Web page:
The dispute over the ballot box at Easton, Kansas on January 17, 1856, had gone from armed threats to passing notes. The proslavery side, in the person of Dr. Edward Motter, held that the free state men under Reese Brown sent him an insulting note and dared him to come answer it. He wrote back that he would come in due course. According to the free state side, they sent no such note but Motter and company sent an anonymous one demanding the ballot box held at the house of a Mr. Minard. On receiving that, Minard and company declined to give an answer unless someone signed a name to it. The free state men tell the more plausible story, though it seems reasonable enough that some of them might have insulted Motter. Under what sounds like close questioning, Motter later on admitted that all the day’s trouble arose out of the election.
Henry Adams, one of the free state men who turned out to defend the polls that day, told the Howard Committee that after the affair with the notes things largely subsided. A few men came by and talked with Minard, one for “about an hour” but nothing came of it. Stephen Sparks, another of the defenders, testified that the note named him and Minard. He agrees with Adams that proslavery men called at Minard’s house thereafter, naming a Mr. McAlear that Adams also mentioned:
Mr. McAlear then came up, and Kookogey with him, to reason with us, and said it would better for us to give up the ballot-box, or it would turn out worse.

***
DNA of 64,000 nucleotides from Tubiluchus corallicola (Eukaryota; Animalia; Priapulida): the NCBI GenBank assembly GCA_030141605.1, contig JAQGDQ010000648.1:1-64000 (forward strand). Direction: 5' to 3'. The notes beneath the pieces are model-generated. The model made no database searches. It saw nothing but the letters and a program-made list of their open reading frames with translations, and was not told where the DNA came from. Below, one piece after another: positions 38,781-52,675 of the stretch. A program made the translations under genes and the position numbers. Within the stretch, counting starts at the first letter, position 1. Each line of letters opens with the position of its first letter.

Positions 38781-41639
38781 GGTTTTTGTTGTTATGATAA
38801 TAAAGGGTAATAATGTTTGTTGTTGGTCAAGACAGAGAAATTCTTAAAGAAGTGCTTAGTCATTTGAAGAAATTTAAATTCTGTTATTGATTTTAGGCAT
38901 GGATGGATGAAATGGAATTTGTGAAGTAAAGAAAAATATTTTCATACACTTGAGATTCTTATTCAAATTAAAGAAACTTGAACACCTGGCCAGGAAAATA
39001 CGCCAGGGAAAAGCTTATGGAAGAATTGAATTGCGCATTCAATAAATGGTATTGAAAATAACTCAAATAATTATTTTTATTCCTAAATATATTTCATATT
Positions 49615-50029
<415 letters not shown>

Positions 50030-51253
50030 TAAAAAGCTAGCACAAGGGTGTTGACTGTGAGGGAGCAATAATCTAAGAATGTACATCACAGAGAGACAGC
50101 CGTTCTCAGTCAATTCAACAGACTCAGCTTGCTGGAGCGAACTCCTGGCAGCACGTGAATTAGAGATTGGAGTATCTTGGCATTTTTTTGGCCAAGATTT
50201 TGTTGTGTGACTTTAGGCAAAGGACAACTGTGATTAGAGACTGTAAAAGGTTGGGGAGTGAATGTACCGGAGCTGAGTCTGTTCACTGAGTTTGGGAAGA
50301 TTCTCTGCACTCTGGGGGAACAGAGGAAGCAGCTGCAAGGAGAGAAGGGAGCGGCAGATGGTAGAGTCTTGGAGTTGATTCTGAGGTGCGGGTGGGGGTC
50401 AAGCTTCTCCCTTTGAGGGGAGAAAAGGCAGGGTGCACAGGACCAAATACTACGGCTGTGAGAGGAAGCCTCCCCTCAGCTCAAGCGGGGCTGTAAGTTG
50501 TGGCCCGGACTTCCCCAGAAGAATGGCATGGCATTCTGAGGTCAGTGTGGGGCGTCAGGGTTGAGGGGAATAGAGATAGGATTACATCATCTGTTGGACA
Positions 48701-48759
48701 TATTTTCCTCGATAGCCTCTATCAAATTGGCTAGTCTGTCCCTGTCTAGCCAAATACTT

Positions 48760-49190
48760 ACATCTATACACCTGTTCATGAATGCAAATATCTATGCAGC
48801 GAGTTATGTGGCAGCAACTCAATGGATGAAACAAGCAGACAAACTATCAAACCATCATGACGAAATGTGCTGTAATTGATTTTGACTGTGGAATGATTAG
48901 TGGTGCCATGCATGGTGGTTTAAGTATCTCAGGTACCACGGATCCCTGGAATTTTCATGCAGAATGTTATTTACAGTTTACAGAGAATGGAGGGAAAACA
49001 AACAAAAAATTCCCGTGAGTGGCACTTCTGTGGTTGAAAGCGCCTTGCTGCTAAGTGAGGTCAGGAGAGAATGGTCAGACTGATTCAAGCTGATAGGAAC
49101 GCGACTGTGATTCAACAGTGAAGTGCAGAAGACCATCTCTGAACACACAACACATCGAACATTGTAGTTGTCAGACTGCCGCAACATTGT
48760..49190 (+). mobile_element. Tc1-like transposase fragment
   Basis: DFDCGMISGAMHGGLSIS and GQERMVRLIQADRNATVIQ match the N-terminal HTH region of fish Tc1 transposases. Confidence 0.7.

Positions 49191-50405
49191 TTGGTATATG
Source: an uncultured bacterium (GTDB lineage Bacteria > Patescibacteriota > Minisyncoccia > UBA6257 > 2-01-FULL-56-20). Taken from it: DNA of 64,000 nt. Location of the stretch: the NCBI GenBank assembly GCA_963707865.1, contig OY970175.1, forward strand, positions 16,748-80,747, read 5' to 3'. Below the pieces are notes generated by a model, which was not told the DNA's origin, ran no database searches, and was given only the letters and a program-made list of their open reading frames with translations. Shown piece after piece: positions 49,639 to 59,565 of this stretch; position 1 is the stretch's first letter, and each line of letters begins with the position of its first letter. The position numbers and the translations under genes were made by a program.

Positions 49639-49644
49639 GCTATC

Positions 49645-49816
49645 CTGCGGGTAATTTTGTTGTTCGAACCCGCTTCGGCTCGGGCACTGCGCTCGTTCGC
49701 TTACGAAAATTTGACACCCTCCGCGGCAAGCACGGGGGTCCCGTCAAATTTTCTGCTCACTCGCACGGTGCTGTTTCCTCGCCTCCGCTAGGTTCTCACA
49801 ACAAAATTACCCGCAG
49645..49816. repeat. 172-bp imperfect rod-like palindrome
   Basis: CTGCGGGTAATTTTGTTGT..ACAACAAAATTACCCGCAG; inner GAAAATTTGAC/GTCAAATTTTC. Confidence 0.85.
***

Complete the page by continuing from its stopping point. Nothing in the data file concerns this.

Threats or no, the expected clash did not come. Sparks, like Adams, decided “there would be no difficulty.” Motter certainly hadn’t come up armed and demanding satisfaction. The proslavery men had tried intimidation. When it failed, they declined to take on the large band of free state men who stood ready to meet them. With the hour nearing midnight, Sparks, his son Moses, and his nephew chose to start for home. The path through Easton took Sparks past Dawson’s store.
The proslavery men saw him coming. As Motter told it,
About 12 o’clock Mr. Sparks came down, and instead of going directly home he walked at least a quarter of a mile to come down where our men-the-pro-slavery party- were. He knew that his most bitter enemies were there and intoxicated at the time. I was sitting in the office, in company with Mr. Samuel J. Kookogey, Samuel Burgess, and Dr. Kennedy, when he passed by. I heard some one outside exclaim, “there goes old man Sparks, with his rifle on his shoulder.”
Sparks doesn’t mention going out of his way and without a period map I can’t say if he did. Motter could have mistaken the directions or Sparks might have erred in his navigation. He could also have chosen to walk by just to show that proslavery men didn’t frighten him. Either way, he didn’t get the warmest reception:
When getting near Dawson’s store, I saw several men, and heard several say, “God damn him, there he is,” and called old man Sparks, and said they had got me now. There was a great deal of talk, and the men had been drinking. I walked on and came near the store door; several men threatened me very heavy, and demanded that I should surrender. They were then all round me, some in front and some behind, and on each side.
Something like a drunken, gun-toting playground taunting session seems to have ensued, as Sparks says they surrounded him but let him keep moving on his way for a while. Among the taunts, they invited Sparks to have a drink with them. None of this makes for an easy time for children, as your author knows from experience, particularly with enemies on every side. To look at one means losing track of another who could do anything to you. Adding guns and alcohol can’t have made it more pleasant. Nor would Sparks’ concern for his son and nephew have lightened the load.
wanted me to surrender, but I spoke to him low, and told him to keep near me and close by my side.